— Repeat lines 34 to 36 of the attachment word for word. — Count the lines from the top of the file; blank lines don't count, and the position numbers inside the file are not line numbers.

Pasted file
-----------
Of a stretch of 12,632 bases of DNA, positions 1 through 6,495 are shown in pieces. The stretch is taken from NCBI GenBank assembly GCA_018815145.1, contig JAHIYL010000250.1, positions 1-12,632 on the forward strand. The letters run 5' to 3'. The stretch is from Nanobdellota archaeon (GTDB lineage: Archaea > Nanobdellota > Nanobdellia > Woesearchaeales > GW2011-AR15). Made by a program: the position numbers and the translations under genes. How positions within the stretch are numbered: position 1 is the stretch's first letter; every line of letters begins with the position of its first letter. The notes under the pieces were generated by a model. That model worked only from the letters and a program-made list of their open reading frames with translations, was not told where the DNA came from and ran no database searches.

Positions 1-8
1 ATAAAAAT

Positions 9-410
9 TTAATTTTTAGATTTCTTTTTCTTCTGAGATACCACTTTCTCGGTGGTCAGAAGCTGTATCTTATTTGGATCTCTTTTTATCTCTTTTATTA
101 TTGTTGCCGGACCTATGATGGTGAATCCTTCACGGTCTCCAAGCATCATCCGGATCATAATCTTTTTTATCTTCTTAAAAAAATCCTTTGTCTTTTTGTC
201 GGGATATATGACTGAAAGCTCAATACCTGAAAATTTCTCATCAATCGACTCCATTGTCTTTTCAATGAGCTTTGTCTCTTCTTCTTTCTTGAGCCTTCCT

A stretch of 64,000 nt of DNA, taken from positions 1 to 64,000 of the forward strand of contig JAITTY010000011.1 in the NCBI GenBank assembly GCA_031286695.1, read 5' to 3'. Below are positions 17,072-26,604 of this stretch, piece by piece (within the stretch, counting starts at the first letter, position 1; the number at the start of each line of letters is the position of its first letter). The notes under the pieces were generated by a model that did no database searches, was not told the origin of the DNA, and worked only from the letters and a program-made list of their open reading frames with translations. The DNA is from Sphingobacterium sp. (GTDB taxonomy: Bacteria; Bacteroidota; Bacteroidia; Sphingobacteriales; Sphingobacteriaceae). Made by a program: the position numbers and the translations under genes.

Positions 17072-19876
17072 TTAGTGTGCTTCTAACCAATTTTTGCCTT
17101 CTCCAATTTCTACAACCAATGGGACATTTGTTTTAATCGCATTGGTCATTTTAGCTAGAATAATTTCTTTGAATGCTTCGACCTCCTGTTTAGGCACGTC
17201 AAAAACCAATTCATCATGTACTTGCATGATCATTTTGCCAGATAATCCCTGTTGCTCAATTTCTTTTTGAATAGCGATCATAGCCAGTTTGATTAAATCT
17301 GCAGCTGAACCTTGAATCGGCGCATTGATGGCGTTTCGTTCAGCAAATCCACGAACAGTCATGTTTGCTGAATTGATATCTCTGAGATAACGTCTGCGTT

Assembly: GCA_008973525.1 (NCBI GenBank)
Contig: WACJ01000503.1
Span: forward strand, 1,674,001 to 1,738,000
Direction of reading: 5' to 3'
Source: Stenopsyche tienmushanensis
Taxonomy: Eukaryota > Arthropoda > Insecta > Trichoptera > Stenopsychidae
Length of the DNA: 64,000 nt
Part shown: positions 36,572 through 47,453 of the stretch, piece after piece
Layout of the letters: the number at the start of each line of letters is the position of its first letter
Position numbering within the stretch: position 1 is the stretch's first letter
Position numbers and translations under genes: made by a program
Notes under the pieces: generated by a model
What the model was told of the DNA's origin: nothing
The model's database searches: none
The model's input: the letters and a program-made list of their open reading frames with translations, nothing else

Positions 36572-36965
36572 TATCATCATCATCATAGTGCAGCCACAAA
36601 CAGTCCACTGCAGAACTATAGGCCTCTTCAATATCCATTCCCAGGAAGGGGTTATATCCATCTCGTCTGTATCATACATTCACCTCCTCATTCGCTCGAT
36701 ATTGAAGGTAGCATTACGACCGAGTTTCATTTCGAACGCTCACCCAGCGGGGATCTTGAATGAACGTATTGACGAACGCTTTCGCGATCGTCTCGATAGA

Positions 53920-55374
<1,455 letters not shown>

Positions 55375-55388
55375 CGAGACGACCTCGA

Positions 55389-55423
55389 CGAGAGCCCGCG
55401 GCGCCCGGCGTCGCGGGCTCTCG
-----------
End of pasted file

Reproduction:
<1,455 letters not shown>

Positions 55375-55388
55375 CGAGACGACCTCGA